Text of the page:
Blog

Concussion Rehabilitation: Combining Aerobic Exercise and Cognitive Training

| By Dr. Jennifer Hunnicutt

More research is emerging on the benefits of aerobic exercise and cognitive training for individuals diagnosed with concussion.

Treatment for concussion usually involves rest. But complete rest beyond 24-48 hours may actually prolong recovery. More and more research is emerging on the benefits of rehabilitation, such as aerobic exercise and cognitive training, for individuals diagnosed with concussion. However, most of this research has studied these two training modalities independently.

Because concussion is a complicated brain injury that affects multiple body systems, it is logical that combining aerobic exercise with cognitive training in an athlete’s rehabilitation would improve outcomes.

Today on the blog, we feature a research review recently published in the Journal of Athletic Training that offers current clinical concepts on the combined modalities of aerobic exercise and cognitive training in concussion rehabilitation. (1)

First, let’s discuss what is aerobic exercise and cognitive training in concussion rehabilitation.

What is aerobic exercise in concussion rehabilitation?

Aerobic exercise is cardiovascular exercise (also known as cardio) that gets the heart pumping and increases the heart rate and breathing rate. Review of the current research supports the use of aerobic exercise for both acute symptoms and persistent symptoms (presence of symptoms beyond 10-14 days for adults and four weeks for adolescents).

What is cognitive training in concussion rehabilitation?

Cognitive training is a type of rehabilitation that is aimed at improving a person’s ability to perform cognitive tasks. (2) Cognitive tasks involve memory, attention, and problem-solving. Review of the current research supports the use of post-concussion cognitive training in military, veteran, and athletic populations.

What are the benefits of combining aerobic exercise with cognitive training in concussion rehabilitation?

So far, there has been no research combining the two interventions in concussion rehabilitation. Therefore, authors of this article reviewed the studies that independently evaluated aerobic exercise and cognitive training. They also looked to other populations outside of concussed individuals (ie, older adults). In older adults, doing both aerobic exercise and cognitive training improves brain function and mood. In individuals with concussion, it is plausible that participating in both aerobic exercise and cognitive training would improve function and outcomes, as well as decrease time to recovery, beyond just participating in one intervention alone.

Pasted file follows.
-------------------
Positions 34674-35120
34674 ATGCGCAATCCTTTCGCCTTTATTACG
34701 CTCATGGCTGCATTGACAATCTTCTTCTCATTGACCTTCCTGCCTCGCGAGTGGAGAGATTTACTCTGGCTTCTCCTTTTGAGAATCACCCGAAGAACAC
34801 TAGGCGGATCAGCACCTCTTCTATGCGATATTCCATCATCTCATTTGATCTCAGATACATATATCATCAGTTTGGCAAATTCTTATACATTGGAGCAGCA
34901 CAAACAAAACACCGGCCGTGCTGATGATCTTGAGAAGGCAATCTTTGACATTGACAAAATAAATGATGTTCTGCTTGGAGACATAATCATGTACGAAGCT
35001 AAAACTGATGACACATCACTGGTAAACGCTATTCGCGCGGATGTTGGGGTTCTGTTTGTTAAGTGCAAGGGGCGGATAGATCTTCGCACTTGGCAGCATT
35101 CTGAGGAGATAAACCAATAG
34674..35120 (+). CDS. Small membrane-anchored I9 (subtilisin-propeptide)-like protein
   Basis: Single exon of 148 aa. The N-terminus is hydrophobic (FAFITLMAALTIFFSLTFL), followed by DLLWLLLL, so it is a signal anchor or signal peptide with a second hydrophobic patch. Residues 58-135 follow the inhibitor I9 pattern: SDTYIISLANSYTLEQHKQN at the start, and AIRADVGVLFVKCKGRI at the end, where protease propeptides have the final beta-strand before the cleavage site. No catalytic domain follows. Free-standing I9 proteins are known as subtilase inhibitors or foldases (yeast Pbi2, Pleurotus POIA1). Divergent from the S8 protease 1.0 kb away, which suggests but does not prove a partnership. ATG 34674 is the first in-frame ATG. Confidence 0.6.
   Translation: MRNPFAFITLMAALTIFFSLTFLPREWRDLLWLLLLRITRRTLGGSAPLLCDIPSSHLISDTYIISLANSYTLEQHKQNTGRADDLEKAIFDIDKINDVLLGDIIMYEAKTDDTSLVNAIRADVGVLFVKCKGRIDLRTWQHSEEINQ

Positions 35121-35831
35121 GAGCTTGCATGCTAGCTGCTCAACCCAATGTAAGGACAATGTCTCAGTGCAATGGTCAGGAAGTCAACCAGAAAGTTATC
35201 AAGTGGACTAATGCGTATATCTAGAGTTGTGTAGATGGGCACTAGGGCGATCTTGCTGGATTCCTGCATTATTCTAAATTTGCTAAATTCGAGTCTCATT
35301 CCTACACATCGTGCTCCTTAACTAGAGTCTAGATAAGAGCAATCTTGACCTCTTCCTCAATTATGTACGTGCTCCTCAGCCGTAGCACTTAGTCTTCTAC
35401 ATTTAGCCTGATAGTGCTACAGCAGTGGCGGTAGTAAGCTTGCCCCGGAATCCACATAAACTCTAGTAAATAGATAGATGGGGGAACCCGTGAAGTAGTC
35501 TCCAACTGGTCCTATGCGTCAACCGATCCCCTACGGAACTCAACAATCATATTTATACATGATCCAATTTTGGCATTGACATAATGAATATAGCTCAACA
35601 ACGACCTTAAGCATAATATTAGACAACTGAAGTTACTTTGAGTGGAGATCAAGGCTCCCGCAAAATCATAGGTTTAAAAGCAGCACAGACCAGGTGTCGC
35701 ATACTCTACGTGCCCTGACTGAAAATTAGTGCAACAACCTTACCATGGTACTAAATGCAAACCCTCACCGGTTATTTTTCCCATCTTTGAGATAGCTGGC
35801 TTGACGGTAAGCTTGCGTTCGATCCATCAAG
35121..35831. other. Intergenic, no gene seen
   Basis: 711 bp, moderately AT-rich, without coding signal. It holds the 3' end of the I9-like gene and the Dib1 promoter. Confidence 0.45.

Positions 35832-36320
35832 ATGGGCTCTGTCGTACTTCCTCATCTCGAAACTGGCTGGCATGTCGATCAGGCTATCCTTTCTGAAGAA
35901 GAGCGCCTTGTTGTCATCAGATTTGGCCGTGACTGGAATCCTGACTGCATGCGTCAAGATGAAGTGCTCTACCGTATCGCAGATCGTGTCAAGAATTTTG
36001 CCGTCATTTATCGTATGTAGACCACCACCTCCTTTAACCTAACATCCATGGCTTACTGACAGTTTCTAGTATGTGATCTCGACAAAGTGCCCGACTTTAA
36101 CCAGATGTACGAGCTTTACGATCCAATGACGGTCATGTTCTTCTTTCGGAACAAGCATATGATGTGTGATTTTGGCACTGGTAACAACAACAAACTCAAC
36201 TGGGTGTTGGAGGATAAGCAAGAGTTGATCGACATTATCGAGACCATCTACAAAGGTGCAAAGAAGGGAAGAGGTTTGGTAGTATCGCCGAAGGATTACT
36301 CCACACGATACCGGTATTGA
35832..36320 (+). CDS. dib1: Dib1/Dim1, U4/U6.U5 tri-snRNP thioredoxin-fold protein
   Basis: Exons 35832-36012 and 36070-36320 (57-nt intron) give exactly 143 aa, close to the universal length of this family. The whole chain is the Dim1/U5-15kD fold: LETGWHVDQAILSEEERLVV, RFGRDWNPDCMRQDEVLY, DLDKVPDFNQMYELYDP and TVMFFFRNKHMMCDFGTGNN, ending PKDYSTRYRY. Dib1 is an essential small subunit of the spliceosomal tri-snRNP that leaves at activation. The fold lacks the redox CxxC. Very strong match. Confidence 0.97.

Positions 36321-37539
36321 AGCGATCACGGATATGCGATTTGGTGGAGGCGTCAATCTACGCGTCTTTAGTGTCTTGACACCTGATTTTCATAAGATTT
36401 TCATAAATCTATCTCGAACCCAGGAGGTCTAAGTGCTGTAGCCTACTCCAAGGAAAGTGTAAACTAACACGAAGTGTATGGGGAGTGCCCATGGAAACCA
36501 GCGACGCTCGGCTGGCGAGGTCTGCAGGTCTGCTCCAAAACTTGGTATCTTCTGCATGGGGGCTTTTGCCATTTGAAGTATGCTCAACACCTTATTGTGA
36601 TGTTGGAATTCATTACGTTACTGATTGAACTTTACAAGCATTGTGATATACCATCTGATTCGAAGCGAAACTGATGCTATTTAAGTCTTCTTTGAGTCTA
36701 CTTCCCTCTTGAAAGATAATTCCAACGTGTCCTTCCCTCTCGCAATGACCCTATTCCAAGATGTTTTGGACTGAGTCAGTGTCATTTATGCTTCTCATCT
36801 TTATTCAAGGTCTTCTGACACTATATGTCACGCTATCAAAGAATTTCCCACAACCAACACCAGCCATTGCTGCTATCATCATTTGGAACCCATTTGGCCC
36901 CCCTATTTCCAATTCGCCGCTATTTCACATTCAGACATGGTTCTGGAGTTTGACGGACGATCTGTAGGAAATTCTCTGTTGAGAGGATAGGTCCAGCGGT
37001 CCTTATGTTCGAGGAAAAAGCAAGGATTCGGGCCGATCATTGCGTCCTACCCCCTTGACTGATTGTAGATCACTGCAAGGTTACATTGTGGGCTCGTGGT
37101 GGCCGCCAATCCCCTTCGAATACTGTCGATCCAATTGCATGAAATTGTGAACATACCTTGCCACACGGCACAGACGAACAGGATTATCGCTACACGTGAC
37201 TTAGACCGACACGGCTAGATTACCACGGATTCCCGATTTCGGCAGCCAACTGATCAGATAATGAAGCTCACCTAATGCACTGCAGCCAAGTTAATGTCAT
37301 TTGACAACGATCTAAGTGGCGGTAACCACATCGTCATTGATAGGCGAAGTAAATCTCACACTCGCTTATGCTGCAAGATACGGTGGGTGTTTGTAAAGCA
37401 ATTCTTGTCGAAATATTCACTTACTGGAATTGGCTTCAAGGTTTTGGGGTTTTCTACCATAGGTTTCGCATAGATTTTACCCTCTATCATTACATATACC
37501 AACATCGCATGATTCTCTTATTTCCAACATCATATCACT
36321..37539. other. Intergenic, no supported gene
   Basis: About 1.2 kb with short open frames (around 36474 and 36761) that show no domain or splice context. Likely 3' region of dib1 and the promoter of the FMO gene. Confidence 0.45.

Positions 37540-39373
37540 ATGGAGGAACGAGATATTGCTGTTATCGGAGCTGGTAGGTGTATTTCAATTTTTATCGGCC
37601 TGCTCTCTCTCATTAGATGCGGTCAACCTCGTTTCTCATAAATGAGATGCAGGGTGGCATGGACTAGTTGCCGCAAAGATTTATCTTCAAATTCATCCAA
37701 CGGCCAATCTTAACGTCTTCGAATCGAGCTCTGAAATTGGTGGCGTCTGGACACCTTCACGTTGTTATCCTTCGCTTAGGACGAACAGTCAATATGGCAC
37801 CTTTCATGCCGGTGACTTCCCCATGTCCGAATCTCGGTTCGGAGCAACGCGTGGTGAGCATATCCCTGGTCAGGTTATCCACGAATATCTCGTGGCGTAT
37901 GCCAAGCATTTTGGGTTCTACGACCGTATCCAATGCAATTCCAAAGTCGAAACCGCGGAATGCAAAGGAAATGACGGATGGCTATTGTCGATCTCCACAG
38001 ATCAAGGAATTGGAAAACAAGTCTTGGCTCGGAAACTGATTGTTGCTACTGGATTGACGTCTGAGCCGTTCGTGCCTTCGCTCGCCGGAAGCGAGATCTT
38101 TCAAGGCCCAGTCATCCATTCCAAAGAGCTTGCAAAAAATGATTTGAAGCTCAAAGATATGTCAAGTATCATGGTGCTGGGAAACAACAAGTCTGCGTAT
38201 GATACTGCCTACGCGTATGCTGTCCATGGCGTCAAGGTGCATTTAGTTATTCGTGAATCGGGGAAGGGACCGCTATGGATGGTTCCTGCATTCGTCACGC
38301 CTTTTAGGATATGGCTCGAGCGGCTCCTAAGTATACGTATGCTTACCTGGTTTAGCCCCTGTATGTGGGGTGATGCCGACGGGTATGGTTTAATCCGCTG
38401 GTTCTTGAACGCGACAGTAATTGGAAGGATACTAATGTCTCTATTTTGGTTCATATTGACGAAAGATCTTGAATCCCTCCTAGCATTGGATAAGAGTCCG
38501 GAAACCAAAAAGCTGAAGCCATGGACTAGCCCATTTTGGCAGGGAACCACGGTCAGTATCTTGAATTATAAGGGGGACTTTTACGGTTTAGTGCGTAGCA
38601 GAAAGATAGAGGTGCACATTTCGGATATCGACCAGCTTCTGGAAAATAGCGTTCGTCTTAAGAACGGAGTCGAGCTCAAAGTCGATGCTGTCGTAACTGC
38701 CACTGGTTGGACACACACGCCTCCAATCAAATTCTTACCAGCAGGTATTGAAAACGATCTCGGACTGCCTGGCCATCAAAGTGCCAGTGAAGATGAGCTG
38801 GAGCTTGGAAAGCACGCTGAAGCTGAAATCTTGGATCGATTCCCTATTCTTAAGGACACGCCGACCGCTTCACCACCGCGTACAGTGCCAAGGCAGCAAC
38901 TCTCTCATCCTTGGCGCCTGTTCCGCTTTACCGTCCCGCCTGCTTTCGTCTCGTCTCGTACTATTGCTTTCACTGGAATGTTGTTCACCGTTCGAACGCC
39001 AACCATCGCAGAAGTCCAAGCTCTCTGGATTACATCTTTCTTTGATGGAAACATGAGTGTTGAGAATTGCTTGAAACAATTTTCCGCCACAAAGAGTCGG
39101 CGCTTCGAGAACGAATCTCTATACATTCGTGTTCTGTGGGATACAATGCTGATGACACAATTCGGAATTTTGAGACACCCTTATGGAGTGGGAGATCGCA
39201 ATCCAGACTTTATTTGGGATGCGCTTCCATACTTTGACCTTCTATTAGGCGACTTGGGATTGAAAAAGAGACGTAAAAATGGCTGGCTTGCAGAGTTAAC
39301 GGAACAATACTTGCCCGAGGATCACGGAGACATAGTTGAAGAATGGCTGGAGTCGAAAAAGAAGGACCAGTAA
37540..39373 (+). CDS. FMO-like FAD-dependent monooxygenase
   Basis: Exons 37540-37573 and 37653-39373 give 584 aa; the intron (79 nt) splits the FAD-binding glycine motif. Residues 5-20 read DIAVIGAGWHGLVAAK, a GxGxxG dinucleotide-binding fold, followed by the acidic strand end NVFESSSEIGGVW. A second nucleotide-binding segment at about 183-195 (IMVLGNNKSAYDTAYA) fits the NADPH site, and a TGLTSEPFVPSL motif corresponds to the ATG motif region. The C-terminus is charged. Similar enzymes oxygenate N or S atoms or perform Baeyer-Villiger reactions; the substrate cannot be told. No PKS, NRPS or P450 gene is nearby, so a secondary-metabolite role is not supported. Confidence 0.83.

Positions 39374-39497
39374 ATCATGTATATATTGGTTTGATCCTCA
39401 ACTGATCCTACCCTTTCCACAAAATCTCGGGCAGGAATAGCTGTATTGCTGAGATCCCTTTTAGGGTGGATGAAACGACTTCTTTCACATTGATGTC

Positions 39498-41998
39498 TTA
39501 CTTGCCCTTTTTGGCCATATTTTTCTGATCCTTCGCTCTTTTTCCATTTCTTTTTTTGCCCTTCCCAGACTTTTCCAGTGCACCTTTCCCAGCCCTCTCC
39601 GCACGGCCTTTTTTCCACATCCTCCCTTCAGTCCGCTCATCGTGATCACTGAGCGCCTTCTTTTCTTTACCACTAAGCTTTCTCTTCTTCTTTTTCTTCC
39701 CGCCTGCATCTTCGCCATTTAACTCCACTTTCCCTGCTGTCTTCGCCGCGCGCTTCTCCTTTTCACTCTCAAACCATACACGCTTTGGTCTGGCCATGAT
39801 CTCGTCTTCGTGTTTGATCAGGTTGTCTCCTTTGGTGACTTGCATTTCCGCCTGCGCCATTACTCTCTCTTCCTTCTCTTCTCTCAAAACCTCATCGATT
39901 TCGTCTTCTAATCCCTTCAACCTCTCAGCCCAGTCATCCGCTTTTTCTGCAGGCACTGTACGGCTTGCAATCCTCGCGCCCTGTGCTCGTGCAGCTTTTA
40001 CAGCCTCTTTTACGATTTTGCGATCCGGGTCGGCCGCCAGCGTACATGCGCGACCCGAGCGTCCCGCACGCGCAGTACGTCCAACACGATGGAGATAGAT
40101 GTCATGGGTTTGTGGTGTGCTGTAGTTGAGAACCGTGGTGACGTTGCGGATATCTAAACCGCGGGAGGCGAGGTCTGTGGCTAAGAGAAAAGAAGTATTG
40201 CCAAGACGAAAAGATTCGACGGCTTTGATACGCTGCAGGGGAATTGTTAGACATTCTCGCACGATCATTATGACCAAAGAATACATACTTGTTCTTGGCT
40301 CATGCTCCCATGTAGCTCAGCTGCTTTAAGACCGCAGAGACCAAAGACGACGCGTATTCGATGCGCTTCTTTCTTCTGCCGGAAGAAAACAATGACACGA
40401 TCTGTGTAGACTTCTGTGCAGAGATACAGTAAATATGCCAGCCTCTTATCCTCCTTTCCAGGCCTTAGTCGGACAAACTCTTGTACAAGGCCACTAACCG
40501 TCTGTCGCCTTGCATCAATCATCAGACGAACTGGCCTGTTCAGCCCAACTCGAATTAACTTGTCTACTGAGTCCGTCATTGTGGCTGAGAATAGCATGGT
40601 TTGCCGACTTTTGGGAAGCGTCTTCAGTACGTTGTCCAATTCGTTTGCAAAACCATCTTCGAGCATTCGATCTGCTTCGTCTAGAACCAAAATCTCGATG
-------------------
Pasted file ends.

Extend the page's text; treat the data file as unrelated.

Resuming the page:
Current Clinical Concepts

The authors provide the following current clinical concepts for aerobic exercise and cognitive training specifically for athletes. These concepts can be implemented by athletic trainers or other healthcare providers specialized in concussion management.

  • Aerobic Exercise
    • Individualized aerobic exercise at an intensity of 80% of the heart rate achieved in baseline exercise tolerance assessment
    • Mode of aerobic exercise specific to concussed athlete (i.e., swimming exercise for a swimmer)
    • Amount of exercise should be 160 minutes per week (can be divided out over several days)
  • Cognitive Training
    • Cognitive tasks aimed at memory, attention, learning, and executive functioning
    • Training on stress management, problem solving, communication, and social skills
    • Cognitive training should occur 1-5 times per week (can be performed on same days of aerobic exercise)

It is unlikely that these concepts will be implemented in the first 48 hours after concussion. It should also be noted that each athlete with a concussion is totally different, so use of these concepts should be dictated by the state of the athlete and their recovery. Of course, with the use of aerobic exercise and cognitive training, concussion symptoms should be routinely monitored before, within, and after sessions, as well as over time.

References

  1. Callahan CE, Stoner L, Zieff GH, Register-Mihalik JK. The Additive Benefits of Aerobic Exercise and Cognitive Training Post-Concussion: Current Clinical Concepts. J Athl Train. 2022 Aug 22. doi: 10.4085/1062-6050-0186.22. Epub ahead of print. PMID: 35984726.
  2. Tsaousides T, Gordon WA. Cognitive rehabilitation following traumatic brain injury: assessment to treatment. Mt Sinai J Med. 2009 Apr;76(2):173-81. doi: 10.1002/msj.20099. PMID: 19306374.
Dr. Jennifer Hunnicutt
Latest posts by Dr. Jennifer Hunnicutt (see all)

Resources